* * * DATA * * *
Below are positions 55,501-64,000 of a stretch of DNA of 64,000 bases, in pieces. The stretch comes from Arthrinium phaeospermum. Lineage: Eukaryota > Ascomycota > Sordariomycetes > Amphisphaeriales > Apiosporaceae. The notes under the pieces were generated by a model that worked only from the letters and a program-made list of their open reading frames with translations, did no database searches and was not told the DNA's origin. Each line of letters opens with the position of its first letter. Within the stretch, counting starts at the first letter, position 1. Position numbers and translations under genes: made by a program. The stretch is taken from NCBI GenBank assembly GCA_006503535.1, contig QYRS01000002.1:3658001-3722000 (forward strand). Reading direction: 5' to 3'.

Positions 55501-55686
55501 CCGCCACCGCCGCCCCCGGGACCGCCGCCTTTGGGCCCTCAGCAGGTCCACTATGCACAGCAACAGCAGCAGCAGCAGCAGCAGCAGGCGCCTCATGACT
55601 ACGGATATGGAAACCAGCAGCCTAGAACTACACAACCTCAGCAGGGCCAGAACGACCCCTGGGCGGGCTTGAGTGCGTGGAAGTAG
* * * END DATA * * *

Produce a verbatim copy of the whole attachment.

Below are positions 55,501-64,000 of a stretch of DNA of 64,000 bases, in pieces. The stretch comes from Arthrinium phaeospermum. Lineage: Eukaryota > Ascomycota > Sordariomycetes > Amphisphaeriales > Apiosporaceae. The notes under the pieces were generated by a model that worked only from the letters and a program-made list of their open reading frames with translations, did no database searches and was not told the DNA's origin. Each line of letters opens with the position of its first letter. Within the stretch, counting starts at the first letter, position 1. Position numbers and translations under genes: made by a program. The stretch is taken from NCBI GenBank assembly GCA_006503535.1, contig QYRS01000002.1:3658001-3722000 (forward strand). Reading direction: 5' to 3'.

Positions 55501-55686
55501 CCGCCACCGCCGCCCCCGGGACCGCCGCCTTTGGGCCCTCAGCAGGTCCACTATGCACAGCAACAGCAGCAGCAGCAGCAGCAGCAGGCGCCTCATGACT
55601 ACGGATATGGAAACCAGCAGCCTAGAACTACACAACCTCAGCAGGGCCAGAACGACCCCTGGGCGGGCTTGAGTGCGTGGAAGTAG